As of the end of February, more than 3,000 Montana children were in the state foster care system, the first time the number has climbed over the 3,000 mark, and double 2008’s 1,500 level.
According to a report from the Associated Press, the amount of abuse and neglect cases in Montana’s district courts has skyrocketed, with 2,300 cases in 2015 compared to 1,600 in 2014.
In the Flathead, there are 161 children in foster care, according to statistics from the state Department of Public Health and Human Services. The need for more foster parents is immediate and constant, advocates say.
With that in mind, Child Bridge, a nonprofit organization based in Bigfork that finds and supports foster and adoptive families for Montana children, will host the Empowered to Connect conference on April 8-9.
The conference is part of a nationwide telecast originating in Memphis, Tennessee, and is designed to help anyone who works or interacts with children to better understand childhood trauma and how it affects the brain, attachment, and effective methods for behavioral change.
Dr. Karyn Purvis, director of the TCU Institute of Child Development and coauthor of the best-selling book, “The Connected Child,” will head the conference. Amanda Hiles Howard, assistant professor of psychology at Samford University, and Daren Jones and Henry Milton of the Institute of Child Development will join Purvis on the speaker panel.
Aaron Scofield, Child Bridge’s community director, said the conference is designed to “help bring healing into children’s lives,” and is for foster and adoptive parents, those interested in becoming foster and/or adoptive parents, biological parents, child welfare and social workers, teachers, church ministry leaders, and more.
“It’s for anybody who spends time with kids,” Scofield said. “And it’s very much for those considering fostering.”
The conference will take place over two days and will include 16 hours of expert training, lunch, snacks, and course materials. It can qualify as Continuing Education Credits for social workers or those working in early childhood fields.
All told, the two-day conference costs $20 with everything but CEC included, Scofield said. Everyone who attends and finishes the conference will receive a completion certificate.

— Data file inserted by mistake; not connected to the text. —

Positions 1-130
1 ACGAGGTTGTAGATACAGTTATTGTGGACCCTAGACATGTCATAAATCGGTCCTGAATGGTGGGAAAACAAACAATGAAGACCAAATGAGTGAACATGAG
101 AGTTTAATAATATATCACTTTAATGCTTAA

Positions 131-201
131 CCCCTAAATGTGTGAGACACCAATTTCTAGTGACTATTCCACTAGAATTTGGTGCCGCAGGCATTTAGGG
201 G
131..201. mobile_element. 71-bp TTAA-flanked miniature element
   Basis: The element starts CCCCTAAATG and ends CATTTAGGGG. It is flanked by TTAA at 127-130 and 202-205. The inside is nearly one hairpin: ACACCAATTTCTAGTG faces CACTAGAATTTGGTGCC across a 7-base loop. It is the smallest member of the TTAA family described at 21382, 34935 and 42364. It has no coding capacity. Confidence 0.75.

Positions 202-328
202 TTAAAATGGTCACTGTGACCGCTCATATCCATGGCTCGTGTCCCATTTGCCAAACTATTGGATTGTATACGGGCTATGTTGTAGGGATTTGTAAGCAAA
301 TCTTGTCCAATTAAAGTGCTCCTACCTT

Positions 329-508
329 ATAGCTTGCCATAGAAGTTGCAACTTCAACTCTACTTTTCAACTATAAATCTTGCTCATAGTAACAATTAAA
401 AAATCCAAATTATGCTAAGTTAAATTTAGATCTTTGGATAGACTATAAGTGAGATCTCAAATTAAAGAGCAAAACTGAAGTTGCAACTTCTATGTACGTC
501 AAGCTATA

The simulcast will also be broadcast in Missoula and Billings.
Child Bridge serves as a support and education system for those already in the foster system and for those considering taking part. As a faith-based ministry, it is not an adoption or placement agency, but instead works with the state and youth organizations to help bridge the gap in support and funding using the “natural infrastructure of the church.”
“We don’t do any of the vetting, we leave that to the state,” Scofield said. “We just simply pull them in and we maintain contact with them.”
Scofield said the organization, which was founded by Steve and Mary Bryan of Bigfork, may be faith based and work closely with local congregations, but a certain faith system is not required to get involved.
“In our nonprofit, we serve people who are of faith or not of faith,” he said.
When considering the need for more foster families, Scofield reflected on the most-recent numbers of kids in the system, noting that the current statistic of 3,019 is considerably higher than the 2,600 kids in the system this time last year.
He encouraged those who may be interested or are already fostering or have adopted to check out the conference as a way to better connect with the children already in their lives, and potentially the children they may welcome into their homes in the future. More help means less burden on an already overloaded child protection system.
“We want to support the state in everything we do,” Scofield said.
For more information or to register for the Empowered to Connect conference, visit www.childbridgemontana.org/empowered-to-connect.html.
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